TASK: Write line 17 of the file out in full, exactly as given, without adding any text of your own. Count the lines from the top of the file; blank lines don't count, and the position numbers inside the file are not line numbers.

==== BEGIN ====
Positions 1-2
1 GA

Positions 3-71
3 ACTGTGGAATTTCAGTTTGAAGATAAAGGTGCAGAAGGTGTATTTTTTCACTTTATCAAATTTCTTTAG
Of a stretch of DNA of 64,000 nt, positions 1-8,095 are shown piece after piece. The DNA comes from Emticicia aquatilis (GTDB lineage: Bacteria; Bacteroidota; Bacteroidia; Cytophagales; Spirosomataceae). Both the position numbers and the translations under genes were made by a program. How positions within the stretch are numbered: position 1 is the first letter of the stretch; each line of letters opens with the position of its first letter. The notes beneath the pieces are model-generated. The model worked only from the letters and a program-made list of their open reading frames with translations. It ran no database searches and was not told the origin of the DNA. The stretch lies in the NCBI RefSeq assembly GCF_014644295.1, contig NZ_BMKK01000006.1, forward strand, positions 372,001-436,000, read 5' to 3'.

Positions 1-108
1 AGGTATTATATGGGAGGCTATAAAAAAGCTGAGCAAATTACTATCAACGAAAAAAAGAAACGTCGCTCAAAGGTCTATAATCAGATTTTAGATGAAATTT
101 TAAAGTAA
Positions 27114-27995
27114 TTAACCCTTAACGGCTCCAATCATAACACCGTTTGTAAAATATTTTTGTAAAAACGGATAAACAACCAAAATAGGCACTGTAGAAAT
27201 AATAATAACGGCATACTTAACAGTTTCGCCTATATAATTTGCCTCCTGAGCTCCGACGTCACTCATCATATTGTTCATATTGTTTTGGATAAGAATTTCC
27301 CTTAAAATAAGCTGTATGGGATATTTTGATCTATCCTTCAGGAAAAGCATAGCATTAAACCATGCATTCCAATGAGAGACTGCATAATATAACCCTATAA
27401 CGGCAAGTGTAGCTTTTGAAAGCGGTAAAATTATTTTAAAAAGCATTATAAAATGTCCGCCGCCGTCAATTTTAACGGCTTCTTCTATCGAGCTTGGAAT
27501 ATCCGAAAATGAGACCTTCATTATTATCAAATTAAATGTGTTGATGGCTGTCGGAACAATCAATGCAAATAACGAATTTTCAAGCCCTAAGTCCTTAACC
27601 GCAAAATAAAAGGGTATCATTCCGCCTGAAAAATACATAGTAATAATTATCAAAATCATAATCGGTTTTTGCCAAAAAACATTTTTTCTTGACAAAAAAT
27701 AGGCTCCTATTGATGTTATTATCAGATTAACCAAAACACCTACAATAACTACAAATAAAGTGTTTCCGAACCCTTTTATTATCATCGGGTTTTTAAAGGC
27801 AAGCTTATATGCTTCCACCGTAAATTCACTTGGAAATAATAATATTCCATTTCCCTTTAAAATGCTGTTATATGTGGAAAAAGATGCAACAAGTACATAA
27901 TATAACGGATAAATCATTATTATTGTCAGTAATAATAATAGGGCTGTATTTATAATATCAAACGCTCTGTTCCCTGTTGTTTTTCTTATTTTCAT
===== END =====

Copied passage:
27801 AAGCTTATATGCTTCCACCGTAAATTCACTTGGAAATAATAATATTCCATTTCCCTTTAAAATGCTGTTATATGTGGAAAAAGATGCAACAAGTACATAA